Sarnia council budget meeting. December 5, 2023 Blackburn Media photo by Melanie IrwinSarnia council budget meeting. December 5, 2023 Blackburn Media photo by Melanie Irwin

2024 Sarnia budget set at nearly $180M

Sarnia council trimmed its 2024 tax increase down to 5.22 per cent, setting a $179.53 million operating budget in just over two hours of deliberations Tuesday morning.

That represents a $49 increase per $100,000 of residential assessment for homeowners within the transit levy area, and a $47 increase for those outside the transit levy area.

Amendments in insurance renewal costs and the St. Clair Region Conservation Authority budget were approved quickly at the beginning of budget deliberations.

Council proceeded to further trim over two per cent in funding from the original draft, and Mayor Mike Bradley said he respected the process.

"The reality is that [when] we blend in the education tax, which hasn't changed, and the county [levy], it will come down much lower," said Bradley. "That's how these blended budgets work."

Council moved $2 million from reserves to advance the Bright's Grove Library Project and another $1 million from reserves to support the redevelopment of Ferry Dock Hill.

Mayor Bradley didn't support either transfer of funds.

"That's a huge number to take from reserves. Reserves are taxes that have been collected and if you deplete them too far, you're leaving yourself very, very exposed, instead of having the fiscal discipline to put it in the regular budget process," he said. "That was my point on the Bright's Grove Library. I'm not opposed to the project, but let's do it the way that does not take on debt, or you deplete your reserves, you're going to pay a price down the road, because that money will not be there next year."

Bradley said the onus is now on the group promoting the creation of the Bright's Grove community hub.

"They hinted in one of the discussions at a $1 million donation. We would welcome that. We still have a $9 million to $10 million project, so any donations, any fundraiser, would make a difference," he said.

Councillor Anne Marie Gillis, who asked for support to create the Bright's Grove Library Project Reserve, called it a "worthy project" that had no impact on the general levy increase.

"It will allow the fundraising to kickstart and that's pivotal to the success of the project," Gillis said. "Because it's deemed to be a community project, we also know that funding will be sought after by grants, and those grant applications will be made by the county."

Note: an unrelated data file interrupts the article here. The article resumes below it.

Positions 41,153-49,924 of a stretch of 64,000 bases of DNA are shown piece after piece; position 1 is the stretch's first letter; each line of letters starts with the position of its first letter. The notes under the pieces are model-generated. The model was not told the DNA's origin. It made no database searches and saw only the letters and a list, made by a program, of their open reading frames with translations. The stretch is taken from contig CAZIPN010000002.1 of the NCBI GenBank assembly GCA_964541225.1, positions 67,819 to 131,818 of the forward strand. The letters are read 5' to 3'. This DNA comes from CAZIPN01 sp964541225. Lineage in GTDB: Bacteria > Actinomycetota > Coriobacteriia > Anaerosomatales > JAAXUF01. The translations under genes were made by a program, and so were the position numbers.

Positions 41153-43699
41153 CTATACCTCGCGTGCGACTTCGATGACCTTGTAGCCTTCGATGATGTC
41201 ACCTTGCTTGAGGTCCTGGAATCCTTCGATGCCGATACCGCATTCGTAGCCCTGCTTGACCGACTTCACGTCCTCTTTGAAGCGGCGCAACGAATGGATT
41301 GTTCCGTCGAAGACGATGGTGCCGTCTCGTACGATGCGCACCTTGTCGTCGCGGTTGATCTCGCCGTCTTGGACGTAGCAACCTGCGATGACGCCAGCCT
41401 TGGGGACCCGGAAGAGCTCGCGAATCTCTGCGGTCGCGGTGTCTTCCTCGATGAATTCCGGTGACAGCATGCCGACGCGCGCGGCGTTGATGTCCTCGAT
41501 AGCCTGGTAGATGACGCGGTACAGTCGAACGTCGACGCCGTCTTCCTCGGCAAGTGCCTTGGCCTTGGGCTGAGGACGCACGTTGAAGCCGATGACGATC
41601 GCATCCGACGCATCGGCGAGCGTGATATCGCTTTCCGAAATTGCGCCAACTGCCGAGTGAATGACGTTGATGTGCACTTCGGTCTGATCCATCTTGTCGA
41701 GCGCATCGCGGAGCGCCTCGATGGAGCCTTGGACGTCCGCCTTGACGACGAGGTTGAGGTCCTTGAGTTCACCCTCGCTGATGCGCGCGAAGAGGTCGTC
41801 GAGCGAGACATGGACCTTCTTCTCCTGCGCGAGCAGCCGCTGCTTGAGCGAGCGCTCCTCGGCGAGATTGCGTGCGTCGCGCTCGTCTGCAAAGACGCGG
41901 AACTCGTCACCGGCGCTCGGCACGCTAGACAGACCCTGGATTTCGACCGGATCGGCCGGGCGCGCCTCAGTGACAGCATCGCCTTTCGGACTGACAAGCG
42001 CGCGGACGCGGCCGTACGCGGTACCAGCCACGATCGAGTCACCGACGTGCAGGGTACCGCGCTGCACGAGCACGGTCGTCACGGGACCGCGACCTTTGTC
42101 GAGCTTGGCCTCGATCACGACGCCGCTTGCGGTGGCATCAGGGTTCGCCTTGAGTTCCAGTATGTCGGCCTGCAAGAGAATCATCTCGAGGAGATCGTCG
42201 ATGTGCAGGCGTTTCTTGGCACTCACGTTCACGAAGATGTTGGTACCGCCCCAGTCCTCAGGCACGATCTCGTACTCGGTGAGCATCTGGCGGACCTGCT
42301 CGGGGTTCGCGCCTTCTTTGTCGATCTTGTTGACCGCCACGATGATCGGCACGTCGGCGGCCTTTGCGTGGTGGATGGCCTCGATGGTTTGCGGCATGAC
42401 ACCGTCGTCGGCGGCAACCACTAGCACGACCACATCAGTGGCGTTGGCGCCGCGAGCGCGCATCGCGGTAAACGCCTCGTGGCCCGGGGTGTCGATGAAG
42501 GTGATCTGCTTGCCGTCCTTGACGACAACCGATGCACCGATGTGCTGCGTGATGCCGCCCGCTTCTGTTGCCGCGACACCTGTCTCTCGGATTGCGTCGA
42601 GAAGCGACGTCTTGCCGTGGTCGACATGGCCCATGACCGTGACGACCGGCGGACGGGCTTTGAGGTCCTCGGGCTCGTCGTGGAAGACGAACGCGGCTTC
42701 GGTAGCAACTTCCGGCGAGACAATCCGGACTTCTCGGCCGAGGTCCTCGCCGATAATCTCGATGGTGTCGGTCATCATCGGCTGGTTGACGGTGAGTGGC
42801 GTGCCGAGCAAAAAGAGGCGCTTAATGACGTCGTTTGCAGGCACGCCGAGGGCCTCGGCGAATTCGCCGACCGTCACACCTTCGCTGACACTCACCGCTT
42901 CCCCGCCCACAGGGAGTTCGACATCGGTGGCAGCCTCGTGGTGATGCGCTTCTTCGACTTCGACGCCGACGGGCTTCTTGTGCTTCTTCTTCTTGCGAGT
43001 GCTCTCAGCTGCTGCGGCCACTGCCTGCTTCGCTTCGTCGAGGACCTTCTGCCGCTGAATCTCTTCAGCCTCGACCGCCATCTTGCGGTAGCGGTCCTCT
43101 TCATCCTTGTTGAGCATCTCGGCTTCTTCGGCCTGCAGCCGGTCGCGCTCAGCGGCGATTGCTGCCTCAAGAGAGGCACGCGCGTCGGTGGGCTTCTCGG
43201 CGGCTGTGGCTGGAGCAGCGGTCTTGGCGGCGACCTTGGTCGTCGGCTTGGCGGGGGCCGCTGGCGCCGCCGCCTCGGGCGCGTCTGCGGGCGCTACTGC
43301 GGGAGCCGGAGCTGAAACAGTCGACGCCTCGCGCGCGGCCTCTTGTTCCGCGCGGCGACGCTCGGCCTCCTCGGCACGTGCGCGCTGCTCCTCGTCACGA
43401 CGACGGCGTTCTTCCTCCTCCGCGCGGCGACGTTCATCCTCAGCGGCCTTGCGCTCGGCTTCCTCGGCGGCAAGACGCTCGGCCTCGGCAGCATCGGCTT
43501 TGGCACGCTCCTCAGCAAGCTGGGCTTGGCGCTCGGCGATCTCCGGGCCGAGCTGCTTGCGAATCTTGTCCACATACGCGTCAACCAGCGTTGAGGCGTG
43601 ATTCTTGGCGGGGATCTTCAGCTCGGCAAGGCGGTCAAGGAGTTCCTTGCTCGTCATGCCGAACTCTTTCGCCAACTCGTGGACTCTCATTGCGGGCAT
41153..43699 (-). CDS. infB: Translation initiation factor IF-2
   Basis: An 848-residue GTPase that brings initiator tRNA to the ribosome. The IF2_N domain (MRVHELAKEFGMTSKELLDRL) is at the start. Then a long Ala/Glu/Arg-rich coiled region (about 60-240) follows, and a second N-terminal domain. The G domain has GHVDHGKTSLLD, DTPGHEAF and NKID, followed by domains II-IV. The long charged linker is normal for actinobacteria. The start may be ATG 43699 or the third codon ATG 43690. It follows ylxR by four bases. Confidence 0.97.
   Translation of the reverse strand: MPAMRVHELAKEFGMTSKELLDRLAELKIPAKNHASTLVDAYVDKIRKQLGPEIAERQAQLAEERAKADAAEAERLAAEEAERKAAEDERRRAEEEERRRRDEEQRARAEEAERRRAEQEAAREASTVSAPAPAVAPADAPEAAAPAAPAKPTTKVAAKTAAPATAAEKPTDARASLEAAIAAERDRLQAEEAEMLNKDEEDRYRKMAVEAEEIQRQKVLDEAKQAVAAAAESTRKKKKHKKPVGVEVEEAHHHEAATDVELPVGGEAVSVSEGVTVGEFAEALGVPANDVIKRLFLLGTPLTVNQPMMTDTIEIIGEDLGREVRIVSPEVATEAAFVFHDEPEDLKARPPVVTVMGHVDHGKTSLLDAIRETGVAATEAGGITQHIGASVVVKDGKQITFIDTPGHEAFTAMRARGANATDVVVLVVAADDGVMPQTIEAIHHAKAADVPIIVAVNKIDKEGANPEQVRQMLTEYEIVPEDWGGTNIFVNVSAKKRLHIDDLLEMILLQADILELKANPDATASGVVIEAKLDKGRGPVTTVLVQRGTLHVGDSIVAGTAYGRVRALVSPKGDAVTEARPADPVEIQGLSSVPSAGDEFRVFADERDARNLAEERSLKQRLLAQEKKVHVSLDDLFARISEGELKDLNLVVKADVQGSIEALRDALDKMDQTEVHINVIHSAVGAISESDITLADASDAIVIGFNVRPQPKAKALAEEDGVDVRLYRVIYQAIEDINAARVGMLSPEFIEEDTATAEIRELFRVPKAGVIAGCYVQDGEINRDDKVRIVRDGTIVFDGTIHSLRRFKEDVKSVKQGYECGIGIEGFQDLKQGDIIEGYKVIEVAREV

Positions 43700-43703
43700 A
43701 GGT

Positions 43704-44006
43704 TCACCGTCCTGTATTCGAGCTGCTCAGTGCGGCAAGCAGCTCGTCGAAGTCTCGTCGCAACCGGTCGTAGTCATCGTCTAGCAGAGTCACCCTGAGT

A total of $53.5 million in investments were approved in Sarnia's capital budget.

Mayor Bradley was encouraged by investments in road resurfacing and to improve city facilities and recreation spaces.

"A number of years ago we spent zero [dollars] on paving in the city, now we're spending [over] $3.5 million, which will do a lot to upgrade the city. We're also, I'm glad to see, rejecting cutting the parks department. So, there's a lot of investment going into the arenas, into the parks, to renew those assets," Bradley said.

Specifically, $3.75 million will be spent on road resurfacing, $2.5 million for shoreline protection and $5.2 million to improve city facilities and recreation spaces.

About $8.7 million was also approved for combined sewer separation projects, to protect the water system against extreme weather events, and about $2.6 million to replace water mains.

Mayor Bradley broke Sarnia council's tie vote to reduce the overall Sarnia Police Services 2024 budget by $475,000.

"I think it's disappointing that the police chief and the police [board] chair will not come to these meetings to be accountable," Bradley said. "It's $33 million. It's the biggest part of our budget. So, I think council sent a strong message. We're cutting that budget, and we cannot direct what to cut, but I think it's going to push back on some of the things they're promoting that we think can wait and that includes the public relations person, that includes a dog [canine officer], and things like that."

Sarnia Police Services Board Vice-Chair Kelly Ash did attend the meeting, and turned heads when she left the gallery in a huff after the cut was made.

"I was very disappointed with the vice-chair of the police board getting up and leaving here and slamming the door," Bradley said. "That's the sort of thing I've been dealing with and that's why I left the board. There's an institutional arrogance there, that says you can not question, you can not ask them questions that we need to know as the people that must go out to the public and raise those tax dollars and it's huge, we're talking $33 million dollars."

No new grants were approved.

An $80,000 grant for Blue Coast Primary Care - Recruitment & Retention was approved for four years when the 2023 budget was set earlier this year.

Interest earned on reserve balances, amounting to $1 million, was directed to the operating budget to help reduce the general levy.

Attempts made by councillors Bill Dennis and Anne Marie Gillis to use reserves to further reduce the levy were unsuccessful.

A motion to approve the overall budget is no longer required, due to newly deemed adoption provisions contained within the municipal act.

Clerk Amy Burkhart directed council to terminate the 30-day amendment period after changes were made Tuesday.

The move accelerated the adoption of the municipal budget and a bylaw confirming the proceedings was adopted.

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